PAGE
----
This was a bit of hope and prayer situation, but I was ready for the challenge since I was desperate to make it work in my home. The legs are solid wood, but they are on the thinner side, and time would only tell if they were strong enough to manage casters. I ordered these casters off of amazon and carefully drilled holes in the bottom of the feet to to insert them. If you try this, take your time drilling, with solid wood I found it easy to get the angle wrong. I did get the angle wrong on one leg, but I was able to correct it by adding wood glue and small wood dowel, then starting over again after the glue dried. They seemed to hold fine. But these wheels only rolled front to back, it was not user friendly for as much as this thing was going to get rolled. Then I changed them out for this set. The set I purchased had brakes, but this manufacture seems to not be offering those right now. We actually never use the brakes, so I don’t believe it makes much difference. They totally work!!! We are in nearly 9 months of using this at our only eating table with a family of 6. I am so happy. My kids love sitting in it and eating.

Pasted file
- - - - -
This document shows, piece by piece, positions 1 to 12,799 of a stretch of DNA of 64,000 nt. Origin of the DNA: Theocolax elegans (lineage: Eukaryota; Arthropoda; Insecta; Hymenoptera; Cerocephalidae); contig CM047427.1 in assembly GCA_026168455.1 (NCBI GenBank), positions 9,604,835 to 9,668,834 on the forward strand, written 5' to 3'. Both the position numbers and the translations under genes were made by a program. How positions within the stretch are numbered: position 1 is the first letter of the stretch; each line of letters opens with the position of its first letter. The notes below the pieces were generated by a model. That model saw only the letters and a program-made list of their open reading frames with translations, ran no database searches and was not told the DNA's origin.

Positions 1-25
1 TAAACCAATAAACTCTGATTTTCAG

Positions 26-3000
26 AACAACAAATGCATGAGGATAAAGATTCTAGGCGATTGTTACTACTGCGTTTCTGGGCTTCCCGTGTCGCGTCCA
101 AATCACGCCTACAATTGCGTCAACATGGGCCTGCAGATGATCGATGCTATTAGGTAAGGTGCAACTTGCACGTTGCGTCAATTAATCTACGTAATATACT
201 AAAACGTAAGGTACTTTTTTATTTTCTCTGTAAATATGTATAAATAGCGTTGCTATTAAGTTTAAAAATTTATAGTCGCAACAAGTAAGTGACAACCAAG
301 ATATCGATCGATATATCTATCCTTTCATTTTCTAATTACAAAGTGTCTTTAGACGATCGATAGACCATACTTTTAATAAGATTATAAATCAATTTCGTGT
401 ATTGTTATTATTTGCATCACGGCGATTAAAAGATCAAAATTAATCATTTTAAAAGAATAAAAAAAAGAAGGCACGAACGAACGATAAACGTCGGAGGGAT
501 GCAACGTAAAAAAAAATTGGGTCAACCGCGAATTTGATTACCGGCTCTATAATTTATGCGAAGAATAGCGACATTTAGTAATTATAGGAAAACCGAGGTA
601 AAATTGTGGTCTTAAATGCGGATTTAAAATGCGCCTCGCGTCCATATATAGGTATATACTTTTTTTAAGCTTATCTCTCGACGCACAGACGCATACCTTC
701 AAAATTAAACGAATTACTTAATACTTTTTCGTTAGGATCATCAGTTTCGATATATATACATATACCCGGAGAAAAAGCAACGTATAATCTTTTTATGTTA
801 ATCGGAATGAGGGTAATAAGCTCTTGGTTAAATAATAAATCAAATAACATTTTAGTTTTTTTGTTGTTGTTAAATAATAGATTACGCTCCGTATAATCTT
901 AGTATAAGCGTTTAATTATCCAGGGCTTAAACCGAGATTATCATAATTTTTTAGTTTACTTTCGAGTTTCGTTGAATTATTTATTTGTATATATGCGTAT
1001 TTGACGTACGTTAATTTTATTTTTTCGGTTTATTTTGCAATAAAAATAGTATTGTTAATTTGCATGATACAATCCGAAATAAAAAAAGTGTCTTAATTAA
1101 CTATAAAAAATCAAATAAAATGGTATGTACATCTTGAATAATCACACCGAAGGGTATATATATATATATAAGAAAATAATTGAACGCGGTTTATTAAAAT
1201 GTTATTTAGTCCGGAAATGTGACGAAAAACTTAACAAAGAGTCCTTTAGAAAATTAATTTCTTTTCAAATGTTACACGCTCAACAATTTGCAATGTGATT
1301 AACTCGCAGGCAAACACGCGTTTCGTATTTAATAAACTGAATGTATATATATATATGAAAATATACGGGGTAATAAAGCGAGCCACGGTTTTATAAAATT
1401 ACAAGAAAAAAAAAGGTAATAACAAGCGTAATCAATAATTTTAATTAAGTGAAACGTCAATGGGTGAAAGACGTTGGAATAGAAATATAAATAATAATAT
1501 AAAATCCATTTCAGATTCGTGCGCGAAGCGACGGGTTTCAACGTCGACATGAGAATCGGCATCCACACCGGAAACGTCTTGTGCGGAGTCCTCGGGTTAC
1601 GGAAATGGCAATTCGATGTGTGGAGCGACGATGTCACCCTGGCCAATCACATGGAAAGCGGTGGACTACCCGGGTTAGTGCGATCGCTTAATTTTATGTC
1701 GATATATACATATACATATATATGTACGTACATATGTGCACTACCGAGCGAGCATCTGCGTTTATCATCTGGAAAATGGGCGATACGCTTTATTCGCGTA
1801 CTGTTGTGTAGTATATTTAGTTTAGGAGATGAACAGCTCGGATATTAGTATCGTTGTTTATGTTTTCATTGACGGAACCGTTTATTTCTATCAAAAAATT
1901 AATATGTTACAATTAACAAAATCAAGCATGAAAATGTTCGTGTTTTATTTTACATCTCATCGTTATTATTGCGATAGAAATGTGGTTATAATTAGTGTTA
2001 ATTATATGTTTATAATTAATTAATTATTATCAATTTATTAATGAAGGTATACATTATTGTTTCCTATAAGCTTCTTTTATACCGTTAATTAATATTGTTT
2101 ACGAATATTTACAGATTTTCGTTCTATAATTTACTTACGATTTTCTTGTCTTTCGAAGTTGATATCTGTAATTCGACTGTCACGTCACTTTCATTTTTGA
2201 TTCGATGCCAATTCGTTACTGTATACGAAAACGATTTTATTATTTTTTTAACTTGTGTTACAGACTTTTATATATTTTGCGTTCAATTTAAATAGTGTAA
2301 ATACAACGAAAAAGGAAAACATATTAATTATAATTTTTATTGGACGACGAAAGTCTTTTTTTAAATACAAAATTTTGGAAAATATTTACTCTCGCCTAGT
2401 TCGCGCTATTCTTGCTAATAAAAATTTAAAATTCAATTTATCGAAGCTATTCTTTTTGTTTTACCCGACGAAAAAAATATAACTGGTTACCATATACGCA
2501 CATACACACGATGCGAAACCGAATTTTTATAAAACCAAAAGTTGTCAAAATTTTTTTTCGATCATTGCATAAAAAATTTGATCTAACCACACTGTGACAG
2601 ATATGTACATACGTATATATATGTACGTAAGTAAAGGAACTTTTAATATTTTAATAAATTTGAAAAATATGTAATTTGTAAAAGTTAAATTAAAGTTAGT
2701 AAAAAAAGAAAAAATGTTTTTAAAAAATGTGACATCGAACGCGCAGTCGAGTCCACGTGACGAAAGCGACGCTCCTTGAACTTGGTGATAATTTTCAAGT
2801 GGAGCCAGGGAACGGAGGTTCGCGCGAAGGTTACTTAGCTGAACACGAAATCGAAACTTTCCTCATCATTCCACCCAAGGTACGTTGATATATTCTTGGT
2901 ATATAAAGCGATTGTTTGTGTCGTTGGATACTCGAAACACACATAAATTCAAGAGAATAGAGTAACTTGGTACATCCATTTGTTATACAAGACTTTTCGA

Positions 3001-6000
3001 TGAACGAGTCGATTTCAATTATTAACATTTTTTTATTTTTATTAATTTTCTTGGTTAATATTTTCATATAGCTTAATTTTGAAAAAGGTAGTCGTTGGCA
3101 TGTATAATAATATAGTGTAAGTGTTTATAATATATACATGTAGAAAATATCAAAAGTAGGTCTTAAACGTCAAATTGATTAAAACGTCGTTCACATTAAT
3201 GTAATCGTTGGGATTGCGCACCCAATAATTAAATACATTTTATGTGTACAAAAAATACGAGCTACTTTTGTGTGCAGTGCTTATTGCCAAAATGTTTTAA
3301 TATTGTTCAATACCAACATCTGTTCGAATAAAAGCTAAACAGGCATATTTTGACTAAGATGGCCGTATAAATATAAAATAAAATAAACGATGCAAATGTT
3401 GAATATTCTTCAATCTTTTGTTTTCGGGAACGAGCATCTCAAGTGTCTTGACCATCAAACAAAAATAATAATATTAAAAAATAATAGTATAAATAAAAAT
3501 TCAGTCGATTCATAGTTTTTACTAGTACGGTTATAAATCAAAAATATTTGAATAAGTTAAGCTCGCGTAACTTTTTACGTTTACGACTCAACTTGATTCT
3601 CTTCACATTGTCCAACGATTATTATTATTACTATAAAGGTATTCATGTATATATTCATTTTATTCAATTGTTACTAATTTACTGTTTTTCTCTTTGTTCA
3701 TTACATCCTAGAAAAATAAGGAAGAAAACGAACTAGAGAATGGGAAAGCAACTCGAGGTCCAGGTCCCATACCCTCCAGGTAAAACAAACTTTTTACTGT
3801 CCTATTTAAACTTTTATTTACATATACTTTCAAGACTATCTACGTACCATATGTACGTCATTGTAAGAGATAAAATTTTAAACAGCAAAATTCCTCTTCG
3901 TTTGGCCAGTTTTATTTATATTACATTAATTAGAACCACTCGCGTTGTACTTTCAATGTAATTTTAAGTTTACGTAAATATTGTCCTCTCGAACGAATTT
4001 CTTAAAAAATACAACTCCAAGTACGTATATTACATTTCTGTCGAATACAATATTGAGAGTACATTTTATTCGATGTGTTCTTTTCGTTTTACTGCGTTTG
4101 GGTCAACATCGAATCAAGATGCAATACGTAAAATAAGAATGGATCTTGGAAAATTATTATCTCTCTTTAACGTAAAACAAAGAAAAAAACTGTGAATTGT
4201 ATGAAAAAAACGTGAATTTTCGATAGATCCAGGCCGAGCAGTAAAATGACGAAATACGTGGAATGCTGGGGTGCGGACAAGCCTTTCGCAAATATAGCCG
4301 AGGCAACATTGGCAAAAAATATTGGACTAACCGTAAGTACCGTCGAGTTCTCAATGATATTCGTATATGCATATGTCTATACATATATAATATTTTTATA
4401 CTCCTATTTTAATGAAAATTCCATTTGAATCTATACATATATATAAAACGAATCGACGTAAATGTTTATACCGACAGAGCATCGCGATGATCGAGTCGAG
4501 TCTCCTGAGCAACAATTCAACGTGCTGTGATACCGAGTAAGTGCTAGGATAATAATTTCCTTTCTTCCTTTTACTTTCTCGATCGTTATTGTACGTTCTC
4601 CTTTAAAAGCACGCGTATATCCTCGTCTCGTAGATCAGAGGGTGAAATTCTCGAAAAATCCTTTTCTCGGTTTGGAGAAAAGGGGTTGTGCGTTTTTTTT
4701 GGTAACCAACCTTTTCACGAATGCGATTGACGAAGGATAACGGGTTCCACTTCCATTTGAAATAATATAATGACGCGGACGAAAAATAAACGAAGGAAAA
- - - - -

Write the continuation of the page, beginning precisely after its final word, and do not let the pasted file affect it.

We have since added layered rugs to our dining room and the casters still work great
The height is ideal for a spot at the table. In a perfect world the settee would slide right under my table. It doesn’t. But my world is surely not perfect, and it doesn’t bother me.